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Final Tasks at the End of the World

Final Tasks at the End of the World

By Molly Estabrook (University of Vermont ’15)

This week we were at our Wereldsend base camp where we finished up research projects, took exams, and packed up camp before heading off to the coast. This week we also went on a fabulous night game drive in Palmwag Concession where we saw lots of springbok and Hartmann’s Mountain Zebra. After we finished up our projects we spent the next day going on an absolutely incredible last fun game drive. It was truly amazing. The six of us piled into our truck and travelled on game routes in Torra Conservancy where we saw lots of wildlife and reviewed plants and trees in preparation for our natural history exam. As we were driving we travelled along the Huab Riverbed where we saw a troop of over fifteen Chacma baboons, seven male Kudu, and one male Oryx all in the same location!  Shortly after that we began seeing signs of elephants and sure enough we turned a corner and saw several elephants all snacking on Acacia trees on the banks of the river bed. After taking lots of photos we moved down the river a bit to our lunch spot. Our lunch time quickly got interrupted by five elephants traveling toward us. So we all hopped back into the truck where we watched as the five elephants, one of which was a young of year, stopped and had their lunch at our previous lunch spot location. It was amazing seeing the elephants up close. Throughout the drive back to camp we saw more baboons and a Steenbok marking its territory. After the game drive we headed back to Wereldsend where we ate dinner and chatted by the fire and headed to bed with lions roaring and hyenas “whooping” in the background. It was an incredible last day of game drives.

Additionally, at the campfire we chatted about how great the day was and we were asked to reflect again on the question we were asked 11 weeks ago about what wilderness means to us and how our experience in Namibia has contributed to this meaning. When I first wrote about what wilderness means to me 11 weeks ago I would never have imagined how much this semester in Namibia and the people who we have met along the way would have positively impacted how I view wilderness today. Our time here in Namibia has taught me so much more about wilderness and how real it is. This experience has given me a new perspective and I feel more passionate about wilderness than I did 11 weeks ago – and I didn’t think that would have been possible.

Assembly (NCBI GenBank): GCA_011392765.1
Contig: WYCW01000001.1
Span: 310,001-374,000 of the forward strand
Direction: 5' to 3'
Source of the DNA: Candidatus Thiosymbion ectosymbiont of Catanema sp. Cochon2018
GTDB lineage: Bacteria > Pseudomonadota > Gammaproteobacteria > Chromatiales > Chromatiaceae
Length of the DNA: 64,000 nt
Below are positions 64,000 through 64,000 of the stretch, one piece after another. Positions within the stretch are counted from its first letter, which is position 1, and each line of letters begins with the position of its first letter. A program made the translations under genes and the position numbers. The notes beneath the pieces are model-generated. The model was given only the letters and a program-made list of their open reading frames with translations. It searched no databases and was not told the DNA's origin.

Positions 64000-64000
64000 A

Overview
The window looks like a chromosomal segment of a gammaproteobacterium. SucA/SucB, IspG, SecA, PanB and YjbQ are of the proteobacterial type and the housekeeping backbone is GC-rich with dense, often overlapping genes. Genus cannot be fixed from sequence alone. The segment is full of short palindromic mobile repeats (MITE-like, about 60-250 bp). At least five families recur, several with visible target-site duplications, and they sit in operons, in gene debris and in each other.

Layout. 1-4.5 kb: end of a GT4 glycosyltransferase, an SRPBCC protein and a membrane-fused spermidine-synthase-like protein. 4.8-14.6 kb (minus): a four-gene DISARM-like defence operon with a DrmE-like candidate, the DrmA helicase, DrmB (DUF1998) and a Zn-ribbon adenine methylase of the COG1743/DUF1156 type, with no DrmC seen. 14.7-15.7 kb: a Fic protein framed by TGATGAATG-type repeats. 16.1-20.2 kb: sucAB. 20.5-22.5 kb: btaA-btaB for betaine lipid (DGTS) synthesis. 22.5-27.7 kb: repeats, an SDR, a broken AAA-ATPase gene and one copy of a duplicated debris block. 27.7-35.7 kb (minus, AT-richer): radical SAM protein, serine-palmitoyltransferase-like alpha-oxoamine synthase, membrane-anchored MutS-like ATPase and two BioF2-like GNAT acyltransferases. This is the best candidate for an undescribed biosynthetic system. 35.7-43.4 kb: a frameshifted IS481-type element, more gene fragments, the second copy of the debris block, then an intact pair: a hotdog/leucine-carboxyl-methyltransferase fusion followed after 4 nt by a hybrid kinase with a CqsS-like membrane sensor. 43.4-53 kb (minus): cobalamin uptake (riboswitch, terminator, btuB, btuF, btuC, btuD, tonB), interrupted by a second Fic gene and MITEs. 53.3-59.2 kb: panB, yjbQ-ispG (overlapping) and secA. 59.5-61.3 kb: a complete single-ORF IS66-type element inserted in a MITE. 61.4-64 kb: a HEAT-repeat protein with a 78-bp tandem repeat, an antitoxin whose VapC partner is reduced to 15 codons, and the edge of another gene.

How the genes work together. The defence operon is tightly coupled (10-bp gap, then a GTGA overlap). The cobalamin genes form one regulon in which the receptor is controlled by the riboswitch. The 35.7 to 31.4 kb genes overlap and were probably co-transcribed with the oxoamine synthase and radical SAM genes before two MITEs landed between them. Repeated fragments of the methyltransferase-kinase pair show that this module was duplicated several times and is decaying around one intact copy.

Namibia and the people with whom we have worked have taught me several things. I have learned to be patient and flexible when it comes to unexpected weather conditions, such as the river that flooded our Omatendeka Conservancy Omuramba campsite, and to enjoy and embrace whatever comes my way. Namibia has also gotten me past my fear of snakes and other insects, and now I am fascinated with them. However, I am still not a huge fan of scorpions or zebra snakes. Conducting the wildlife monitoring game routes has made me fall more in love with wildlife and has made me want to continue studying wildlife conservation.

The RRCS leaders, gameguards, and other local community members have taught me so much more about how wildlife impacts the lives of people here. I have learned about how real human wildlife-conflict is and how it affects people and conservation management at the same time. Every person that I have met throughout the past three months has impacted my experience here and I have learned a great deal of knowledge from every individual that I will carry on with me. Namibia’s history and the local people we have encountered have taught me that forgiveness is extremely important.  They have showed us that there is nothing to gain from holding on to the past, that humans are not perfect, and that it’s important to move on and learn from our mistakes instead of dwelling in the past.

Namibia has also provided the absolute best sunsets and sunrises I have ever seen before. Furthermore, there is absolutely no feeling like falling asleep to lions roaring in the distance along with hyenas and jackals under the incredible night sky full of stars and an almost full moon. I also learned helpful life skills throughout the semester such as to always be prepared to change a truck tire, and that when driving through sand, letting a little air out of the tires does the trick.

This experience has been incredible in every way and we are all very grateful for having this amazing opportunity. The four of us cannot believe that we have only a week left here. A huge thank you to our Round River leaders Bekah, Vehi, and the community members with whom we have worked for making this an amazing once in a lifetime experience we will cherish for years to come.

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